The Mac may be in the spotlight these days, but Windows may boast the broadest access to freeware and open source tools for live visuals.
You get a pretty powerful set of tools in this app, first introduced in 1999:
- Full Windows support, including Vista
- Alpha support throughout; image, AVI, QuickTime file format compatibility
- Global keystone capability
- MIDI, multi-monitor support
- Compatible with FreeFrame plug-ins (open plug-in spec for visuals)
- Sound beatmatching, internal LFOs with lots of waveshapes
- Generators for particles, patterns
- 2D color filtering, effects, blue screen
- 20+ transitions or custom bitmap transitions
- 3D support for 3DS import, primitives, 3D animation
- Export to AVI (which means it can double as an editor)
In fact, VisualJockey’s approach I think is unique — a set of tabs controlling different approaches, a hybrid blend of other interface paradigms. Want a timeline? A reactive sound system? A modular, generative 3D patch? It’s all in there. The UI is decidedly retro, and you get more flexibility from true modular patching environments, but at this price, if you feel like you want another tool in your belt, it’s hard to resist. And with export, this could be handy to have around alongside your existing tool of choice.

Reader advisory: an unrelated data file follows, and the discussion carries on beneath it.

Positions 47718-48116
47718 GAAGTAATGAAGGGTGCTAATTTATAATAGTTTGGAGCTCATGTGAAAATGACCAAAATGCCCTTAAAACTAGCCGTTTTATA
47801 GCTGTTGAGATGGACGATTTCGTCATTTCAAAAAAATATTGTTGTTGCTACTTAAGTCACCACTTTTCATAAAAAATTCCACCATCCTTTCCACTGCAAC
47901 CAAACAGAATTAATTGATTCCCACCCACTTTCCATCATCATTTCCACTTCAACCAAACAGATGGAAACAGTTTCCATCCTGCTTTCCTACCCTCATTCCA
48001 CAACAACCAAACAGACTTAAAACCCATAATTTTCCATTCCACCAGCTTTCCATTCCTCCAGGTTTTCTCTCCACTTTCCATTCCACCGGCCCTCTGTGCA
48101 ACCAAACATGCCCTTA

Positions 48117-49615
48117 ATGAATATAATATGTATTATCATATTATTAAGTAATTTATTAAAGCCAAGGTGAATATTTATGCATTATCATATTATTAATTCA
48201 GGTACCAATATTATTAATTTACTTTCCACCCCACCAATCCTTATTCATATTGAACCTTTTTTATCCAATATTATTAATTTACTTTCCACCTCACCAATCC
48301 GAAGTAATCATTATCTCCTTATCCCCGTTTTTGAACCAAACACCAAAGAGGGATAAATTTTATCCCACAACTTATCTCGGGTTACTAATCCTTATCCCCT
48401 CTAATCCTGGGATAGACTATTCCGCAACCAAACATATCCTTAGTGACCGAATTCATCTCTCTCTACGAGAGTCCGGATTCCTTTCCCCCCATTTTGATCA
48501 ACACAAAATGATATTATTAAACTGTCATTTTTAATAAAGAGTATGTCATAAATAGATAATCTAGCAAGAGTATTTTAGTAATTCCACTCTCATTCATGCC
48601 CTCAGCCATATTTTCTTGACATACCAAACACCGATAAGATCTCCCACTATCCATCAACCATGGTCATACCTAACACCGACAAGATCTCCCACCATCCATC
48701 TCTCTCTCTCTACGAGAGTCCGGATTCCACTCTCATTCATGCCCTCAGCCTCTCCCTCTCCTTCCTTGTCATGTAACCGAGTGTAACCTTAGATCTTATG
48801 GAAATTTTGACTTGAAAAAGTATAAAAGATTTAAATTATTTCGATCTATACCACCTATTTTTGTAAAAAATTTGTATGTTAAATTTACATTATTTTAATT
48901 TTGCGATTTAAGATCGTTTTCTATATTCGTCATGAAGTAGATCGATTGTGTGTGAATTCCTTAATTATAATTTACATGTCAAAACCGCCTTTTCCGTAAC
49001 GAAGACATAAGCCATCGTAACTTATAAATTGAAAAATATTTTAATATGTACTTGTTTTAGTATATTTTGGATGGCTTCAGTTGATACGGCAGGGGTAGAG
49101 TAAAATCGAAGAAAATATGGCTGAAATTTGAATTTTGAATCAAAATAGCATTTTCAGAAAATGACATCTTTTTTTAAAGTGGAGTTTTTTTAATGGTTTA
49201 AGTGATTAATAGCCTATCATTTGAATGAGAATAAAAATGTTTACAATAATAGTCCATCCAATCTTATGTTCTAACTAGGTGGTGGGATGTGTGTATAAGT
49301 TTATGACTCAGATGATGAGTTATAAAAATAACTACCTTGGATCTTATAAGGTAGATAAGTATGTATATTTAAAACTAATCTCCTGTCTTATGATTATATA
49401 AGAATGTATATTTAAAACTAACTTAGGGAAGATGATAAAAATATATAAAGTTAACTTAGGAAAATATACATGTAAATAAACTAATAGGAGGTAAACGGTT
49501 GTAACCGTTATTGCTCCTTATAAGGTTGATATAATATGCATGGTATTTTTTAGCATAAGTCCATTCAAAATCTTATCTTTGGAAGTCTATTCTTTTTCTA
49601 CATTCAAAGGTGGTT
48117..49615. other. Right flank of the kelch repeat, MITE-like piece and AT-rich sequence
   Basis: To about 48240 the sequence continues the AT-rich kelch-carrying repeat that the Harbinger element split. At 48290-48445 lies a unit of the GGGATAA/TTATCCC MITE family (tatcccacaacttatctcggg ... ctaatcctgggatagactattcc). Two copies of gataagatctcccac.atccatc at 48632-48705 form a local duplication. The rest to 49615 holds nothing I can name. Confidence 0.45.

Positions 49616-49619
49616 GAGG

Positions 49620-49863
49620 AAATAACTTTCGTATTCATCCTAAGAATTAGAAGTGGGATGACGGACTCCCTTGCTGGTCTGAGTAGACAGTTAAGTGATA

But VisualJockey is just the start — here are a few more from beatfix (and me):
vvvv — perhaps a reason to use Windows in itself, with gorgeous DirectX rendering capabilities, a massive, active community, and great documentation — including hooking up to unusual physical inputs. Proprietary, but free for non-commercial use and cheap even for paying gigs.
Whorld: an “open-source visualizer for sacred geometry”
FFRend FreeFrame Renderer, open-source effects processing with batch processing capabilities for dumping video through effects before a gig
EffecTV Video effect, peculiar but perhaps useful in your tool belt for special effects or as a code example
And cross-platform tools, many also on Windows and Mac:
GEM for Pure Data, an open source cousin to Max/MSP/Jitter with some powerful features of its own — and excellent support for GEM on Windows (it was originally written for Windows and SGI)
I’ve heard concerns about the “poverty” aesthetic among VJs, but if you have to get work to make money, starting on a budget can be a way to go. And with powerful tools like GEM and vvvv that have few equals even in the payware/proprietary world, there’s no reason you can’t mix some free goodies in with your paid tools of choice.
Did we miss anything? Let us know in comments. And yeah, we’ll have to do a round-up for Mac (though pickings are slimmer, outside Quartz Composer and Pd) and Linux (which has more options).